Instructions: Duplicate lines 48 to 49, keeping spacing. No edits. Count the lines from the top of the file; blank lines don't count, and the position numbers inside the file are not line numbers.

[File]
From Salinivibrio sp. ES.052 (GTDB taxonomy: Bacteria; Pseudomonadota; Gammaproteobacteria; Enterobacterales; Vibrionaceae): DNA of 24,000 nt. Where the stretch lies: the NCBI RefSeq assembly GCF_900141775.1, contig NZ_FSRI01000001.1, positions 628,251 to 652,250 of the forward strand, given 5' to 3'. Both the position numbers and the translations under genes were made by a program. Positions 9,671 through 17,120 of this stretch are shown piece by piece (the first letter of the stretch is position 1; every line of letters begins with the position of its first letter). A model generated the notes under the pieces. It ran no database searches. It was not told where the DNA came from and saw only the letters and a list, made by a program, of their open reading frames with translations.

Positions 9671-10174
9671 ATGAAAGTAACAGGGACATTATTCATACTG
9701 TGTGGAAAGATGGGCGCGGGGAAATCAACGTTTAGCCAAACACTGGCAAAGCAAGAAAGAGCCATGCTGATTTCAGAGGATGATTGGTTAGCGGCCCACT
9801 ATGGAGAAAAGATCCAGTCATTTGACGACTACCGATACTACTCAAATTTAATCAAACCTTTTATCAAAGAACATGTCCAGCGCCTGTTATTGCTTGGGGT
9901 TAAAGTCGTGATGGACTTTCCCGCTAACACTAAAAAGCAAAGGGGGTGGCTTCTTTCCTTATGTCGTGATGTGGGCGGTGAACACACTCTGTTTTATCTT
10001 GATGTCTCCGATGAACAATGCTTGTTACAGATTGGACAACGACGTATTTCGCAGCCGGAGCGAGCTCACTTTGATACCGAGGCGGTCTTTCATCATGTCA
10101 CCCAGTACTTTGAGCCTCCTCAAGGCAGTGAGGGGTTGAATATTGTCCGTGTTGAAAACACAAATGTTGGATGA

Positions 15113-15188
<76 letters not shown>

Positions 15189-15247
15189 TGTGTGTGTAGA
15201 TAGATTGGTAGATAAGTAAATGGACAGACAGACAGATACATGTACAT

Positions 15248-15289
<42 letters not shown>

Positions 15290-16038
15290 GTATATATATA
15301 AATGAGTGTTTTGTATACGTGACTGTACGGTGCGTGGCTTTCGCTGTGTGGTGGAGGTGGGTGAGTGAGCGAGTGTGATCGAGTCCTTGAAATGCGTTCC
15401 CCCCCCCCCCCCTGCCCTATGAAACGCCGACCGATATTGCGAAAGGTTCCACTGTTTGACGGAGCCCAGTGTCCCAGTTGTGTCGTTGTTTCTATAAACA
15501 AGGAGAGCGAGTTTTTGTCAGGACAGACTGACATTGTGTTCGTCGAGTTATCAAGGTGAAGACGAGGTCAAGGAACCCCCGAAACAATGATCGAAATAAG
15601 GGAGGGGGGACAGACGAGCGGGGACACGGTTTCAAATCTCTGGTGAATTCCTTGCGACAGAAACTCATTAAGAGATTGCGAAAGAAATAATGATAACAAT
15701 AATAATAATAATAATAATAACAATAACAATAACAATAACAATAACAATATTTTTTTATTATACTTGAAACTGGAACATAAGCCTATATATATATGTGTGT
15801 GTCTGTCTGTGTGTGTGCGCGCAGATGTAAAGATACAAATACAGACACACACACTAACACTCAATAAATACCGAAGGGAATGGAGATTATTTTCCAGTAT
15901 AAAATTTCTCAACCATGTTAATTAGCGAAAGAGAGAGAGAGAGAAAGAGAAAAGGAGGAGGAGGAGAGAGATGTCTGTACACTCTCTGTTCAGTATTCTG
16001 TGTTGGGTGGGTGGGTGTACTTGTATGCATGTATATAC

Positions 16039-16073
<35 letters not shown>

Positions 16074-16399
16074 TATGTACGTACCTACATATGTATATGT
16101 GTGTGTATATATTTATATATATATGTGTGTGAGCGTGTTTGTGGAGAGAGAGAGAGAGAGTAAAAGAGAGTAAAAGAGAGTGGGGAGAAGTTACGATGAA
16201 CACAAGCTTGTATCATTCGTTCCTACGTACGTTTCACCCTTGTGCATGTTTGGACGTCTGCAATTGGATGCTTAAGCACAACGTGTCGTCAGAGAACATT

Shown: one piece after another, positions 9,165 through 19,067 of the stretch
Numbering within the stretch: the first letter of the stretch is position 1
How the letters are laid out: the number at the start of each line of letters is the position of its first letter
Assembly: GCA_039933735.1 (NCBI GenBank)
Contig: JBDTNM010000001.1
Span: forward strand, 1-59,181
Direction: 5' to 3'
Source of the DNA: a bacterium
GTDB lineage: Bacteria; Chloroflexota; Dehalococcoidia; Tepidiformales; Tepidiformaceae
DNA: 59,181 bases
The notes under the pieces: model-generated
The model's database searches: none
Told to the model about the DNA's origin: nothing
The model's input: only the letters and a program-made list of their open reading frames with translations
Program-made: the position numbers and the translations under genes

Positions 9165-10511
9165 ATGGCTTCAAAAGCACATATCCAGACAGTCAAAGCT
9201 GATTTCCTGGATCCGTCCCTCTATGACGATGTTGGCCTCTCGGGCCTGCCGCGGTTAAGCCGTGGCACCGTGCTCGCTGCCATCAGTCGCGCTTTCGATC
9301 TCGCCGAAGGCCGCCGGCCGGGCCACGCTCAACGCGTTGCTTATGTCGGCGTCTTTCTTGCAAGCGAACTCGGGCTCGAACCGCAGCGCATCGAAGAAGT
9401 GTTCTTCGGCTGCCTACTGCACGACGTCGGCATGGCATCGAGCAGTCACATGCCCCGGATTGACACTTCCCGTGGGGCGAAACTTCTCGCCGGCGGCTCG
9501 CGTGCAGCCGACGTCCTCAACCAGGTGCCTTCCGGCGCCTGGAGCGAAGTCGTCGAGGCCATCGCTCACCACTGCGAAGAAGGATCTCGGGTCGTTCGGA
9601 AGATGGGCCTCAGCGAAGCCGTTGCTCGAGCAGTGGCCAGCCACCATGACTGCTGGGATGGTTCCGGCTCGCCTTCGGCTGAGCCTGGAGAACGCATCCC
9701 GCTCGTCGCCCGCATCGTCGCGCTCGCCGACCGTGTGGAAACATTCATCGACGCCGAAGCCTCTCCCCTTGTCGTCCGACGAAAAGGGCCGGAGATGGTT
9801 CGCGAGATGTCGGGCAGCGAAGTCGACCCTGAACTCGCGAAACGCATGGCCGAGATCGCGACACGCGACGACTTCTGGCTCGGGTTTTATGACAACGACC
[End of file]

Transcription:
9165 ATGGCTTCAAAAGCACATATCCAGACAGTCAAAGCT
9201 GATTTCCTGGATCCGTCCCTCTATGACGATGTTGGCCTCTCGGGCCTGCCGCGGTTAAGCCGTGGCACCGTGCTCGCTGCCATCAGTCGCGCTTTCGATC